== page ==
Naked Ambition in the Cellar and Vineyard

Wednesday, 25 July, 2007
Kim Maxwell
Paarl estate Avondale is breaking with yawn-worthy traditions and selling a holistic wine message based on ducks and sex appeal. As Kim Maxwell found out, associations with swimwear calendars don't seem to be harming the message.
Seeing an attractive naked woman drawing wine from a wine barrel through a pipette isn’t something encountered in an average, dimly lit maturation cellar. The suggestion that this happens at a winery in somewhat frumpy Paarl makes the image worthy of a double-take. That’s what I did while flipping through the pages of Food & Home Entertaining magazine (August 2007 issue), after seeing a full page ad with this cellar image and ‘Wines au naturel’ as the tagline.

The advertised wine was Avondale. And the ad was inserted amongst pages devoted to attractively styled dishes, recipes, chefs, food products and features on how home cooks entertain their guests. My response: what brilliance, what a rare show of artistic wit and daring from the local wine industry! Avondale couldn’t have picked a better issue to sell sexy innuendo. ‘Ooh la la!’ is this issue’s cover line. That it refers to melt-in-your mouth macaroons is secondary.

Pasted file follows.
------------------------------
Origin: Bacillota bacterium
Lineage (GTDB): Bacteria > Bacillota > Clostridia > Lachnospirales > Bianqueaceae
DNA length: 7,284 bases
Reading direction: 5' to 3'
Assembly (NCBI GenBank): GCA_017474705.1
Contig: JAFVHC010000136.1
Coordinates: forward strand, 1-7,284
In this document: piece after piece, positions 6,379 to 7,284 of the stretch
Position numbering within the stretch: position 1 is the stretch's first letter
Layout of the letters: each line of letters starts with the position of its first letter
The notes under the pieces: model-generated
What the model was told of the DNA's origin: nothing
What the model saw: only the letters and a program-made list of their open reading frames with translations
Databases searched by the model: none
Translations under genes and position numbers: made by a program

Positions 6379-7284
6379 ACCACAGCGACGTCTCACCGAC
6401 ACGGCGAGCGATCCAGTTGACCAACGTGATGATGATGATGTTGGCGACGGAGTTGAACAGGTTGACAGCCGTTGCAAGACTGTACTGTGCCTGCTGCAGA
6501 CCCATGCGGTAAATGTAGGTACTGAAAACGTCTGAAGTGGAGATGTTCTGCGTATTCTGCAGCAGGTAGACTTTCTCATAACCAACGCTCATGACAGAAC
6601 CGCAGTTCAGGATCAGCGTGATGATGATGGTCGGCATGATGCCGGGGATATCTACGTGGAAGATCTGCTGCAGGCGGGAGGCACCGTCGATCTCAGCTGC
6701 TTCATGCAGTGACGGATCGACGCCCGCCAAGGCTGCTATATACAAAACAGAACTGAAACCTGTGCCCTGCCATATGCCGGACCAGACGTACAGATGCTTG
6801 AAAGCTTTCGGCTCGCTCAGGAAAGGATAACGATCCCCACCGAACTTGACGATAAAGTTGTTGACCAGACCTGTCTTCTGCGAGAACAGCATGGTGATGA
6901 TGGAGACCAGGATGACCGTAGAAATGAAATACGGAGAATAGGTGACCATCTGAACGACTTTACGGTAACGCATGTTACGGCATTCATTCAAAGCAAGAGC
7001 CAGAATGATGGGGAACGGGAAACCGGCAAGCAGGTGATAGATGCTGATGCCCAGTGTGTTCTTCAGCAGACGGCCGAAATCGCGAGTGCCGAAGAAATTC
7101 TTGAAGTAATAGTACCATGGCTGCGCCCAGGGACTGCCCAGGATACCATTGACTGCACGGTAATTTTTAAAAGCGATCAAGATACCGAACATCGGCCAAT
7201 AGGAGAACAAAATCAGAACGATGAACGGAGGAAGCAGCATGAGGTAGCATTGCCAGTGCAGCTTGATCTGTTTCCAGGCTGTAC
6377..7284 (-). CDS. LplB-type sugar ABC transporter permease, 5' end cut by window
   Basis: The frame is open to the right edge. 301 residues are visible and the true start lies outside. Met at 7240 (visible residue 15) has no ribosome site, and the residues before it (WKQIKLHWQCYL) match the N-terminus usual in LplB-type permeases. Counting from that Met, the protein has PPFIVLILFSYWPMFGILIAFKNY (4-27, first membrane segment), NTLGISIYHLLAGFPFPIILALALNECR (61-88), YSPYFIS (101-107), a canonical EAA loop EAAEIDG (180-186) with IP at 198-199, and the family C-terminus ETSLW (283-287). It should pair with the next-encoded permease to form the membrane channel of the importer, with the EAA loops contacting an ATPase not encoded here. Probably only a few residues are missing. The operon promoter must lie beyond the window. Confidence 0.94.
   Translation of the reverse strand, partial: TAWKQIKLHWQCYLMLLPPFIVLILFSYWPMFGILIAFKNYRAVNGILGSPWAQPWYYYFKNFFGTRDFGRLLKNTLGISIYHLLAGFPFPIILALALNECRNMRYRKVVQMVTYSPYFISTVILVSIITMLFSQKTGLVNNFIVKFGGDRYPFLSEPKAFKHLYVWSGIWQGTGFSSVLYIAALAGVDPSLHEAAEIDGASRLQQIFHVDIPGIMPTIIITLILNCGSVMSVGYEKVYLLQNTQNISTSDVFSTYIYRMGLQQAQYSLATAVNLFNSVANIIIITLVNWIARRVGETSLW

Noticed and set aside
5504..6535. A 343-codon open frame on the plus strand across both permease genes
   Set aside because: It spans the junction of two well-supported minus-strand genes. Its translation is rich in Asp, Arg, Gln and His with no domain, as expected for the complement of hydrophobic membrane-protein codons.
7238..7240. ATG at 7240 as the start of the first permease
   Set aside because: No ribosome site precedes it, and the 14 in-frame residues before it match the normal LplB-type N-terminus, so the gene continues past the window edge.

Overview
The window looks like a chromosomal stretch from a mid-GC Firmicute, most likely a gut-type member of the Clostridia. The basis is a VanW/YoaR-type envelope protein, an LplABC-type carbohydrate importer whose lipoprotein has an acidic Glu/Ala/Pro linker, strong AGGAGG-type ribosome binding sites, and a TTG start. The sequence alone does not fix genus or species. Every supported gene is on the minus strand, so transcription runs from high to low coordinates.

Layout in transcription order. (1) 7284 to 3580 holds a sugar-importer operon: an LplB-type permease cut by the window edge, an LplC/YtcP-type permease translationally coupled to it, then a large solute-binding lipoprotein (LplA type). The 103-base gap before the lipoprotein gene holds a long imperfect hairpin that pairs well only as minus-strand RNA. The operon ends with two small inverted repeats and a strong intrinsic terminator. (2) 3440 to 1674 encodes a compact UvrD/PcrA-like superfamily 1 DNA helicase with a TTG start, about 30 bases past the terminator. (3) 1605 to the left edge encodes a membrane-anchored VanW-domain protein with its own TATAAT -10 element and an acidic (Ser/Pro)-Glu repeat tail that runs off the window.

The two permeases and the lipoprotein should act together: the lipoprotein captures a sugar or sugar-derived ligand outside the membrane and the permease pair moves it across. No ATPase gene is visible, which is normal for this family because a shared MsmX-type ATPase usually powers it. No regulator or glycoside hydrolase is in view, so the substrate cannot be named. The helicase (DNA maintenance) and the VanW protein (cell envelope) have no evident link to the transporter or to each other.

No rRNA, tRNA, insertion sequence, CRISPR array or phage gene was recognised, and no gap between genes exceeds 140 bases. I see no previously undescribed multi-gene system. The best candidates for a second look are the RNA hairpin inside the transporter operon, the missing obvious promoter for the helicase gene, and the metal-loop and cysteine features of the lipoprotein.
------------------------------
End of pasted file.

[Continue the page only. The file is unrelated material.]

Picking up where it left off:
Perhaps the audience wasn’t sleeping when British trend analyst Crawford Hollingworth told South African wine producers to frame their wine message differently, while ensuring that truth and ethical values weren’t neglected in their offerings, at a WOSA seminar in early 2006. He criticized SA companies for being too dogmatic and yawn-worthy when marketing their wine, and urged smaller, nimbler companies to make an impact. With authenticity, environmental chic and societal responsibility singled out as key consumer trigger points, Hollingworth reminded that authentic stories can also be quirky. (Click here for more on Crawford Hollingworth's 2006 presentation.)

Well whip out the centrefolds, because some clever Paarl fellows have produced eye-catching, tasteful nudity to sell their wines, and it satisfies Hollingsworth’s criteria. Without any sleaze. Fashion photographer Anton Robert is renowned for stylishly sexy swimwear shoots for FHM and Sports Illustrated, so eye-catching, professional results are guaranteed.